The Paris agreement: a costly and damaging failure?

John Kane-Berman on why the targets are both hugely expensive and probably unrealisable

The US will shortly be part of the Paris agreement once again. It will therefore be committed to helping keep the rise in the planet’s temperature by the end of this century to no more than 2 degrees Celsius above the levels prior to the industrial revolution. Better still, the rise will be kept at no more than 1.5 degrees.

“A cry for survival comes from the planet itself,” declared Joe Biden in his inaugural address last month. Last week he said that “climate change” was an “existential threat” to humanity. The secretary general of the United Nations (UN), Antonio Gutteres, says the world is headed for a rise of more than 3% this century and that more countries must declare states of emergency until carbon neutrality is reached. Thirty-eight have already declared states of climate emergency.

The next conference of Paris signatories, due to be held in Glasgow in November this year, will probably see demands for countries that have signed up to the Paris accord to commit themselves to more aggressive carbon cuts than the ones they have already promised.

These vary from country to country, as Paris signatories, numbering almost 200, are free to determine their own commitments and timetables, and there can be a big disparity between promises that politicians make in the global spotlight at conferences around the world and the policies they implement back home. The UN’s Intergovernmental Panel on Climate Change (IPCC) has no powers to enforce compliance.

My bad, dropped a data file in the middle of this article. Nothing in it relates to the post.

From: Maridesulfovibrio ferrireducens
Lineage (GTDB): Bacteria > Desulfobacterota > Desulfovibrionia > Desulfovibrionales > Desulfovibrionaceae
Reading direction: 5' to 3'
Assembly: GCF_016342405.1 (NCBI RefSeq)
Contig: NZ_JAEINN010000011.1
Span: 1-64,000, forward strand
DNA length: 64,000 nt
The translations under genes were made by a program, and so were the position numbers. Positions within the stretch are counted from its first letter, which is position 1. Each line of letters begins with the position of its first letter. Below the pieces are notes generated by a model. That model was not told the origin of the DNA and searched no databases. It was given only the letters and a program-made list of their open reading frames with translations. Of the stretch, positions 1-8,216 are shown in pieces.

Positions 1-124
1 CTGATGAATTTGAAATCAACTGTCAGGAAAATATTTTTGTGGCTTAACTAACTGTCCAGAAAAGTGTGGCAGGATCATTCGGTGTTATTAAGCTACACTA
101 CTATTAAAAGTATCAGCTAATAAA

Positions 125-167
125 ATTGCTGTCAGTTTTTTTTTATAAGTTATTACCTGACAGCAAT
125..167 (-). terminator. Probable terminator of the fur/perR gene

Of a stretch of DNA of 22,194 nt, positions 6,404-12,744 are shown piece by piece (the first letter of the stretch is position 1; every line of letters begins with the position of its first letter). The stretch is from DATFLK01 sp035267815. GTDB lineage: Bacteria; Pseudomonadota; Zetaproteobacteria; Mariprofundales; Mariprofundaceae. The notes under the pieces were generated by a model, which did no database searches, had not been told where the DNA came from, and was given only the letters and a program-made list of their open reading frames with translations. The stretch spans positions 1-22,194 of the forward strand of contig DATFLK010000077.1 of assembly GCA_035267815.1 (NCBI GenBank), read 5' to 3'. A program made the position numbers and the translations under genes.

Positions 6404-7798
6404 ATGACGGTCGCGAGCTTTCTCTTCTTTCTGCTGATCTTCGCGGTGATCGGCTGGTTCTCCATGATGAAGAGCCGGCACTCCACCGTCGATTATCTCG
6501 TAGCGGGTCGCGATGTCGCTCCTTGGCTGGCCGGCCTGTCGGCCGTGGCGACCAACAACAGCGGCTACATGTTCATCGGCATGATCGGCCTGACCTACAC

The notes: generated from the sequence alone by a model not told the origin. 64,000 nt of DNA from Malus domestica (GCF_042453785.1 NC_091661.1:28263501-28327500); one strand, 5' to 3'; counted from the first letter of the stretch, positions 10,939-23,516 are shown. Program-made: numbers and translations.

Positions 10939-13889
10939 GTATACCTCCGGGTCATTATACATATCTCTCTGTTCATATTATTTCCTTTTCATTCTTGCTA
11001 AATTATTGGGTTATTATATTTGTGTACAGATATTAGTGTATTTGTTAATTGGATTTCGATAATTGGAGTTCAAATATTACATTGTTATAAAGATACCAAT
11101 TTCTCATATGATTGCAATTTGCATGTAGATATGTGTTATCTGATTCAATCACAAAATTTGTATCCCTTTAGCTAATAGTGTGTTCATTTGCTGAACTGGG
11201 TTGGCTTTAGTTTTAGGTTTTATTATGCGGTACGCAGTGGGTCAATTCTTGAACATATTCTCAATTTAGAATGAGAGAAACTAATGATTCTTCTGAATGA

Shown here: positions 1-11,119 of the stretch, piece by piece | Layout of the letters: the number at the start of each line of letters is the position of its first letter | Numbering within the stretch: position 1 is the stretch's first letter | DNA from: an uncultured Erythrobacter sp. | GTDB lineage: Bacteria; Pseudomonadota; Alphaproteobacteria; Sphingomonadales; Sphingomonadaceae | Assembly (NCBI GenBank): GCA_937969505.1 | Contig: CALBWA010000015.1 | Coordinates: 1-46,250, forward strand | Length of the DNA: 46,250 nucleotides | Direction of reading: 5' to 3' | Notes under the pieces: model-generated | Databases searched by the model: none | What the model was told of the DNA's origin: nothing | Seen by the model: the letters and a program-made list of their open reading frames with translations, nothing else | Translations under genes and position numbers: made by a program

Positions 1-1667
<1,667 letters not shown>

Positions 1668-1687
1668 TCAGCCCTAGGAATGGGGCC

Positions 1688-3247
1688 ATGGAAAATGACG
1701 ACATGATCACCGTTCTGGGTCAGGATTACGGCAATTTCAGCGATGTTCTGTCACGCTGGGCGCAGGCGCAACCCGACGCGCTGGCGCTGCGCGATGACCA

Nor does the IPCC even know the cost of compliance. Two years ago it said that meeting the 1.5 degree target would require the industrial sector to cut carbon emissions by between 67% and 91% by 2050. It conceded that draconian emissions reductions would lead to higher food and energy prices, the latter delaying the transition from biomass (wood and dung) to clean cooking and so damaging the health of people in poorer countries.

But the IPCC also admitted to “knowledge gaps” about the impact this massive contraction in industrial output would have on growth, living standards, and poverty reduction. In the view of Rupert Darwall in a paper published last year by the Global Warming Policy Foundation (GWPF), the IPCC’s attitude is “You must do 1.5 whatever the cost.” “Net zero,” he said, “is being driven by fanatics and zealots who put little value on human welfare.”       

Last year, Bjorn Lomborg of the Copenhagen Business School and the Hoover Institute at Stanford put forward some estimates in a paper published in the peer-reviewed journal Technological Forecasting and Social Change. Since there were no official estimates of the costs of the Paris agreement, he made use of peer-reviewed estimates used for the US, the EU, China, and Mexico, which between them make up around 80% of promised reductions in CO2 emissions.

Extrapolating these for the whole planet, he arrived at an annual cost of between $1 and $2 trillion in lost GDP, the latter being the more likely figure. This would be the cost of reducing emissions by just 1% of the quantity needed to limit the rise in global temperatures to 2 degrees Celsius. The cumulative cost of achieving this target would amount to $250 trillion, or 5.4% of future global GDP.